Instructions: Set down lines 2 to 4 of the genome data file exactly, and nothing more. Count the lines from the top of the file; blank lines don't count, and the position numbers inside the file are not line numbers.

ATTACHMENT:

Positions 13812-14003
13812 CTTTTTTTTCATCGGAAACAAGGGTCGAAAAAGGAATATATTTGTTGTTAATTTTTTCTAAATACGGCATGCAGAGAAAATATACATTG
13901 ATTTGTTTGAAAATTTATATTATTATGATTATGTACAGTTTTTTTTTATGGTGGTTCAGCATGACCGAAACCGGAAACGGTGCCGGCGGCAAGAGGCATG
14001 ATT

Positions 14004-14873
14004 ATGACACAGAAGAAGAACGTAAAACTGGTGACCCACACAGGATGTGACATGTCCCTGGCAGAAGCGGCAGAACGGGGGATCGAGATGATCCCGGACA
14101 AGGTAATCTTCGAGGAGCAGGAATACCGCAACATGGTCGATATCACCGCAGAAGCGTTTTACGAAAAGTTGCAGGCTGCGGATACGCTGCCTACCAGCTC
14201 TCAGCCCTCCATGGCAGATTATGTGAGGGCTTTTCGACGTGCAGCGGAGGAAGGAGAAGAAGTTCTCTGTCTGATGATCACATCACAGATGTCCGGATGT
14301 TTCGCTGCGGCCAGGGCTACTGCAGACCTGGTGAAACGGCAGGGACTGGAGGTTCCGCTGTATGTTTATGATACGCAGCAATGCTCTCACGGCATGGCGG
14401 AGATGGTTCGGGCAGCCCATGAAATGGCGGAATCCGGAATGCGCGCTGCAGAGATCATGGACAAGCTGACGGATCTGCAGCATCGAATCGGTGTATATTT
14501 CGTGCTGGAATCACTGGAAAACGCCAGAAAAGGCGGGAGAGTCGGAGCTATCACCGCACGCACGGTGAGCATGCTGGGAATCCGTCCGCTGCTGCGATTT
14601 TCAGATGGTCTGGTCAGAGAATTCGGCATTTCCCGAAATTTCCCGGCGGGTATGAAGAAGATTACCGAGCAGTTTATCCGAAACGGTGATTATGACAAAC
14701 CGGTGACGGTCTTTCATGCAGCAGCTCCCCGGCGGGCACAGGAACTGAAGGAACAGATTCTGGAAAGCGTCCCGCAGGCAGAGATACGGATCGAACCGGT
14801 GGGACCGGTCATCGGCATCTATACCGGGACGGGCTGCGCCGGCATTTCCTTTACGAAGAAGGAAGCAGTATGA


13812 CTTTTTTTTCATCGGAAACAAGGGTCGAAAAAGGAATATATTTGTTGTTAATTTTTTCTAAATACGGCATGCAGAGAAAATATACATTG
13901 ATTTGTTTGAAAATTTATATTATTATGATTATGTACAGTTTTTTTTTATGGTGGTTCAGCATGACCGAAACCGGAAACGGTGCCGGCGGCAAGAGGCATG
14001 ATT